what Netanyahu wants to see to keep the tech firms here, especially the big ones. He didn't just say this is an indication Israel is becoming a global

tech center, he said an automotive technology, which is not something you ever hear the startup nation moving into. Normally it's in cyber and other

fields like that. That's one of the challenges, to keep the firms here, even if they sell to big firms like Intel. This is indication Israel still

has the ability to retain that technology, that talent, and that innovation to keep the tech going here.

QUEST: When you're out and about, is there still a feeling of vibrancy, of new kids on the block, those who have come straight from the army with a

good idea, a couple of shekels in their back pocket, and a lot of VC capital from somebody? Is there still that incubator mentality there?

LIEBERMAN: There is very much so. You feel it in Tel Aviv which is the heart of the engine of startup nation. That's where you get three or four-

person startup firms that have just come out of the army. Some of the tech units. 8,200, known as one of the tech areas that breeds entrepreneurs,

that brings innovation to the table. There you see it there you feel it in talking to these guys. Many of them sell out quickly. Many of them make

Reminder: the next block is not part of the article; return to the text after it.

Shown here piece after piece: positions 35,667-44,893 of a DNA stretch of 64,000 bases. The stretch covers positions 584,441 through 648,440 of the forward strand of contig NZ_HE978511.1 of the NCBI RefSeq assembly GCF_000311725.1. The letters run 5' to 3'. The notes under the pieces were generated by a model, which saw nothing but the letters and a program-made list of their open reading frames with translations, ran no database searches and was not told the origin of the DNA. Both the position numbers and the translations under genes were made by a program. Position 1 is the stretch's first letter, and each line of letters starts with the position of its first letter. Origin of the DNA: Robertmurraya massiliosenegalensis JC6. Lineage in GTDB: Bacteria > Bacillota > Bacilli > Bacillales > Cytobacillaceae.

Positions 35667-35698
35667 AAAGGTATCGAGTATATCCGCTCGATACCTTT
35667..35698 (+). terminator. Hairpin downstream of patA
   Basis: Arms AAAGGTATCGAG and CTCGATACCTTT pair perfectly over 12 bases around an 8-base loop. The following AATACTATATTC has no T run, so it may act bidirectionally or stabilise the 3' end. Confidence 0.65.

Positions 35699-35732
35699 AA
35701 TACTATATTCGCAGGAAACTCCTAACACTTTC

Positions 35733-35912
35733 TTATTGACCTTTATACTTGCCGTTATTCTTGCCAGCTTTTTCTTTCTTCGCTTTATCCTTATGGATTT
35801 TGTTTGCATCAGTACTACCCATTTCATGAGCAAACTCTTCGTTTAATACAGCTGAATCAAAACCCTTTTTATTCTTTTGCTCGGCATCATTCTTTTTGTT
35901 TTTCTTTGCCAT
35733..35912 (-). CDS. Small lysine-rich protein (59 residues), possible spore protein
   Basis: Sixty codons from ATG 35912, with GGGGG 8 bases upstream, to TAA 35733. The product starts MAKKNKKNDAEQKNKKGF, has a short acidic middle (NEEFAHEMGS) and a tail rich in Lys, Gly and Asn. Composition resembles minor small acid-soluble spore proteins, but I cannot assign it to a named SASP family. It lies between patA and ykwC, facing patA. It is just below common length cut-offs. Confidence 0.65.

that exit because they have a good idea, they seize on it, it's picked up quickly by one of the bigger firms. Some hang on and build these firms

until they're bigger firms and that's when you get the big sales. You still feel it. The challenge now, they're trying to create the world's

cyber hub and there are tech centers, their next challenge to take specifically the cyber of that and build it in southern Israel.

QUEST: Good to see you, sir, thank you for staying up late tonight to talk to us from Jerusalem. Oren was talking about the Israeli wish, autonomous

vehicles. The race for driverless supremacy has teamed up automakers with tech giants. You've got the various players behind me there. The all-new

Tesla cars already equipped for fully driverless operations to get on highways. Google has spun off its driverless program into a separate

company called Waymo, it's testing vehicles in three U.S. states. Uber's test driving driverless or autonomous Volvos in California. The company

got into legal hot water with authorities over permits. GM is promising an autonomous Chevy Bolt this year. Ford's investing in self-driving


Tim Sylvester, chief executive, Integrated Road Race, specializing in custom-built roads for autonomous driving, joins me from South by Southwest

in Austin, Texas. I was reading some of your views earlier. You've got the car. You've got the map that tells the car where it's supposed to be